LONDON, May 12 (Reuters) - The British government scrambled on
Wednesday to deal with a leaked report which said commercial growing of
genetically modified crops would contaminate other foodstuffs over large
A Ministry of Agriculture official said the report had not yet gone to
ministers while the John Innes research centre, whose experts compiled the
study, said it had been leaked.
Neither would comment on it before publication, due late this month or
early in June after the government has digested its contents. But organic
farmers were outraged.
Environment Minister Michael Meacher tried to quell the latest fears
about GM foods which have become a headache for the government. Public
opinion is largely against them but Prime Minister Tony Blair determined
that Britain should remain at the forefront of the technology.
``The government is very concerned to preserve the integrity of
organic farming,'' Meacher told BBC radio. ``We want to see an increase in
organic farming. We want to see proper separation distances. Exactly what
they should be is a matter that we are now looking at extremely closely.''
The Daily Mail said the John Innes Centre will tell the government
that pollen from GM crops can be spread across wide distances by winds and
The paper said the report -- ``Organic Farming and Gene Transfer from
Genetically Modified Crops'' -- concluded that contamination could not be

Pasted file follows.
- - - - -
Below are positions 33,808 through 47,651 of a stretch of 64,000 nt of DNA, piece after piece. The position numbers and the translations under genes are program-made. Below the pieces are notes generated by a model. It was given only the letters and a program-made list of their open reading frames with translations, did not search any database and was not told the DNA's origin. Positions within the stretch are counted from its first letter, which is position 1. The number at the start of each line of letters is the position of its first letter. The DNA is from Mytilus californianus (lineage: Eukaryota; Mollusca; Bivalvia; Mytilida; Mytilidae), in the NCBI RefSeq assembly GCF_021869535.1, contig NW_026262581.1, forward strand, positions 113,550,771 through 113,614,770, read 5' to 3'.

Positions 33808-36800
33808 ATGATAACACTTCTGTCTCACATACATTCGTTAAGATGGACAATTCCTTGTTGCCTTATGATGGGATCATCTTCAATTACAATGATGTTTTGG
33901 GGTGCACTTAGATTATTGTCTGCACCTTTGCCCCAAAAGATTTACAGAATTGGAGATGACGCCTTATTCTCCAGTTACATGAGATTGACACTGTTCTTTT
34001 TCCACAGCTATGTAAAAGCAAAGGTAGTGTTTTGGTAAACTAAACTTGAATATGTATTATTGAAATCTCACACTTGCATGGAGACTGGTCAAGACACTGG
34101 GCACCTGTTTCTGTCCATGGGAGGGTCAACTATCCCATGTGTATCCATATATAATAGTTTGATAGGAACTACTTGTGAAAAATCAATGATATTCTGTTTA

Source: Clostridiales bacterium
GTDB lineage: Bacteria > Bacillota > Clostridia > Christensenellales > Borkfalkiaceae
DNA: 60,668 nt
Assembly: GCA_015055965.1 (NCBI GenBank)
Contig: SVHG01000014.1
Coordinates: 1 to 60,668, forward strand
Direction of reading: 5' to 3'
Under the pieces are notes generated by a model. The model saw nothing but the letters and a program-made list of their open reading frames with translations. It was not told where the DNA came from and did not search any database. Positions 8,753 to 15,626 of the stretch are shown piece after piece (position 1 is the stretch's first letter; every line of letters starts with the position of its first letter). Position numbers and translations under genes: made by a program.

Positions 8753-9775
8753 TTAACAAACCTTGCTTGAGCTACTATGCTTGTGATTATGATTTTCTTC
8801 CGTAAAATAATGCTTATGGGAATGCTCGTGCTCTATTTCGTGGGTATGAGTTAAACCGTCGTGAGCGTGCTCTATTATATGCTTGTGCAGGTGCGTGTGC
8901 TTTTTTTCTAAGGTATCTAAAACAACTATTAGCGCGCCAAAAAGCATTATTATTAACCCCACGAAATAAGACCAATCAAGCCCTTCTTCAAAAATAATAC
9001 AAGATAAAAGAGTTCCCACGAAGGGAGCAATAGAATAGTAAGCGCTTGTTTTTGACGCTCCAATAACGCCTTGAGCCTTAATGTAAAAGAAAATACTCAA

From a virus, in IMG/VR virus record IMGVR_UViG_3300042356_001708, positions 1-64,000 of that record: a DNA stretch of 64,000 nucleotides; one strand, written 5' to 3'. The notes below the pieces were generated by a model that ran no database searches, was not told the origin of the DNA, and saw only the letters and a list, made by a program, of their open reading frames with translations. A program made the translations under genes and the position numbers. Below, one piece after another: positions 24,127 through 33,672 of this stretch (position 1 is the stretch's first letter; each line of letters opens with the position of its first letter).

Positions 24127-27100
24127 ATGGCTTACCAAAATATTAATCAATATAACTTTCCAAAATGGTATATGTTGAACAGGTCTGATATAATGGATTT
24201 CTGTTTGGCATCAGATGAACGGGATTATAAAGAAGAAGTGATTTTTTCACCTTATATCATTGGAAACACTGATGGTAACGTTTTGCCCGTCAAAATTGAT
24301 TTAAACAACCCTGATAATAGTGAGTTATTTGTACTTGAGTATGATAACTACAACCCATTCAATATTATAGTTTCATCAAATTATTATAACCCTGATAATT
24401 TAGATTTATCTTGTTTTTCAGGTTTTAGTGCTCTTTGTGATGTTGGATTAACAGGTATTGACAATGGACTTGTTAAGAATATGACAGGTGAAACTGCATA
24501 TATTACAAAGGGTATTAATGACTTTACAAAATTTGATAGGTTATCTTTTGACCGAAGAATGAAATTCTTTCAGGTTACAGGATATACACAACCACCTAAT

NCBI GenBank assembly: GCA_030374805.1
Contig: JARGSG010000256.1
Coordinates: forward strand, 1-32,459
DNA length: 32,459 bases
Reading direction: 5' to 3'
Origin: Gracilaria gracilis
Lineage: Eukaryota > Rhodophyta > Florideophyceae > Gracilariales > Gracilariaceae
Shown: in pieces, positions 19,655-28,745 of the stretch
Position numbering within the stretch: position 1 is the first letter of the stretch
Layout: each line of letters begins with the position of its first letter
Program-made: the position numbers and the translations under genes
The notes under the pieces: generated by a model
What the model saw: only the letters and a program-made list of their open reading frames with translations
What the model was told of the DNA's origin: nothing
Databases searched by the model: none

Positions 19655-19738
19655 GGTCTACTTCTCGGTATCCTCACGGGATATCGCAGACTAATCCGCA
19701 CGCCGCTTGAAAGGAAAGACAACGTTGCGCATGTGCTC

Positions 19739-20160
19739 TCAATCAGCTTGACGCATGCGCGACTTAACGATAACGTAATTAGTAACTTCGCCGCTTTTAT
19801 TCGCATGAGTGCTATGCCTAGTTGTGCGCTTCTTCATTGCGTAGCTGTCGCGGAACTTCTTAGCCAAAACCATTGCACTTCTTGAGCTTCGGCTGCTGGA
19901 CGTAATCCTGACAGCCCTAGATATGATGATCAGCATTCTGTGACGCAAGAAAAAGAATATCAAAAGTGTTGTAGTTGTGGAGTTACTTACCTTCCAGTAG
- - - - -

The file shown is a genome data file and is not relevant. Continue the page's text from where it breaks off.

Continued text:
entirely stopped so acceptable levels would have to be decided upon.
Official GM crop trials operate with only a 200-yard buffer zone. The
Soil Association, which regulates organic farming, says a six-mile barrier
is the minimum needed to guarantee organic crops are not contaminated.
``We are determined to maintain the purity of organic crops in the UK
and this is why we have set ourselves against GM,'' said the association's
Richard Young. ``The boundaries between GM crops are totally inadequate to
protect organic farmers.''
Meacher said the question of whether consumers wanted foods labelled
as GM-free to be just that, or whether they may accept a residual amount of
modified ingredients amounting to one or two percent, was key.
``If the answer is that people expect it to be virtually nil, that
does require considerably greater separation distances,'' he said. ``It is
perfectly true that...there are no 'no-fly' zones for bees and they can
travel long distances.''
English Nature, a government advisory body, has called for a five-year
ban on the commercial release of GM crops to allow more research on their
environmental impact. But Cabinet Office minister Jack Cunningham has said
if all regulatory hurdles were cleared, commercial planting of GM crops
could begin next year.
Mad cow disease, the human equivalent of which has claimed about 30
British lives, has made people deeply conscious of food safety and
sensitive to stories about ``Frankenstein foods.'' Most supermarkets have
already banned GM foods from their stores or, at the very least, clearly
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